Respecting cultural diversity
by Fernand Azonnanon
How do you make the Fundamental Principles
and the basics of international humanitarian law accessible
and intelligible to the most culturally disparate communities?
A process of reflection in Benin based on an experience in
a rural setting shows the extent to which linguistic peculiarities
and local traditions merit a varied and non-dogmatic approach.
Saturday 19 May 2001. The place is Madjatome, situated on
Benin's north-west border with Togo. In the village hall,
a dissemination session on the promotion of humanitarian values
is about to begin. The teaching materials and the necessary
logistics have been delivered the previous day from Porto-Novo,
capital of Benin, ten hours' drive away.
On this particular morning, the secretary general of the
local Red Cross chapter is bursting with optimism. His personal
awareness-raising efforts and the repeated announcements made
during the night by the town crier would have reached the
furthermost huts of this village locked in deepest Benin.
The secretary general is all the more confident because, on
this occasion, the national and regional authorities of the
Red Cross of Benin have all been personally involved in preparing
and organization of this training session.
"At last, we are going to be able to put an end to all
the violations of our Movement's Fundamental Principles,"
remarks the secretary general who, when speaking of Fundamental
Principles, is actually referring to the deterioration of
humanitarian values in the region. For there was a time when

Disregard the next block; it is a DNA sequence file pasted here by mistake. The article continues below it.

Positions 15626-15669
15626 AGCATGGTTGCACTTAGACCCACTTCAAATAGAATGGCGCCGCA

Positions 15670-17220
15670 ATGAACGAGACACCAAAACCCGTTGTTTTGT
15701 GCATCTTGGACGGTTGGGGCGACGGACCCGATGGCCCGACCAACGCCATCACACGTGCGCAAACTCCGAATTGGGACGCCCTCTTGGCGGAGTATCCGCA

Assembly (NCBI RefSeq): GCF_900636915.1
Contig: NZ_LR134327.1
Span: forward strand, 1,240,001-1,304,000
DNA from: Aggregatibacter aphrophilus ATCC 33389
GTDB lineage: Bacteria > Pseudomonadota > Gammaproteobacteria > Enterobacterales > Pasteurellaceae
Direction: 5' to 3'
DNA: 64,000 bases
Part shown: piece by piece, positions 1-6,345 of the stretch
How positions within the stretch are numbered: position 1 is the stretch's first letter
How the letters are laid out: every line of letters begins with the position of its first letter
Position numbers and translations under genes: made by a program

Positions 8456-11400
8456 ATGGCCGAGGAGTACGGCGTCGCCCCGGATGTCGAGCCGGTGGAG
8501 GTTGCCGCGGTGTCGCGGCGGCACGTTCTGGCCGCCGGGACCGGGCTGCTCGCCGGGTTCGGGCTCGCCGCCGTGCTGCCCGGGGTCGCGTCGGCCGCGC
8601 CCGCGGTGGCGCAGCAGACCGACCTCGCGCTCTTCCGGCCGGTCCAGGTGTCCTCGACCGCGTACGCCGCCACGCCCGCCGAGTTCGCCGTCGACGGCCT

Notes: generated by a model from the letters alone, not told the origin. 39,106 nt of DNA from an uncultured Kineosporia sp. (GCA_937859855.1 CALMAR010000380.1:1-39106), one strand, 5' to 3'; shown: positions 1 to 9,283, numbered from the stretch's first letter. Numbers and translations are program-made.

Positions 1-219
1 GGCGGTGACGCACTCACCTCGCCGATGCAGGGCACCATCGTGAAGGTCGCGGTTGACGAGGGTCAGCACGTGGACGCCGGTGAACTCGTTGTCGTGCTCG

human life was revered, when this sacrosanct principle served
to stimulate dialogue, promote education and build bridges
between peoples, be they natives or immigrants.
History and prejudices
The opening of the Timbuktu-Cairo route in the time of the
Emperor Kankan Moussa fostered exchanges be-tween scholars
from the Arab Maghreb and sub-Saharan Africa, bringing with
it a strong dose of humanism. The Danhomè kingdom also
enjoyed close ties with its Oyo counterpart in Nigeria. Thus,
the people shared the same human values, which helped greatly
to eliminate the seeds of tension and inter-ethnic clashes.
The awareness-raising work of the local chapter in Madjatome
requires tact and persistence. Breaches of humanitarian values
in the form of murders, foul assassinations, the systematic
killing of children believed to be witches, the rape and ill-treatment
of women - at times exacerbated by feuds and long-standing
prejudices between families, communities or whole ethnic groups
- are unfortunately perceived by their perpetrators as "crimes
of honour" to avenge an affront which has blemished the
reputation of a family.
For example, in the Baatonum region, individuals belonging
to certain ethnic groups have long been considered subhuman,
even to this day in certain places. Thus, the Abomey kingdom
reduced other communities in Benin, formerly known as Dahomey,
to slavery. Discrimination of this kind brings us back to
the Red Cross principle of impartiality, which aims to prevent
segregation practised to the disadvantage of certain people.
But have we succeeded in playing on the cultural sensitivities
of the holders of these beliefs so as to make them individuals
capable of burying the hatchet in favour of non-discrimination?
To consider doing such a thing without taking into account
the attachment these conservative communities have to the
cultural traditions with which they were born and bred would
be a mistake.
In the transmission of knowledge, local specificities play
a major role. Here in the Ouémé Valley in Benin,
the "Langbéto" spirit alias the Guardian
of the Night embodies the principle of humanity during the
8th May celebrations.
Official records proffer a worrying statistic: more than
50 people were the victims of this kind of violence in Madjatome
between 1990 and 2000. This prompted the Red Cross of Benin
to set up a local chapter here, which is hosting, on this
Saturday in May 2001, its first dissemination session for
Inside, the participants, puzzled by the decor set up for
the occasion, are peering curiously at the walls of the room
- a room that would normally be only too familiar to them,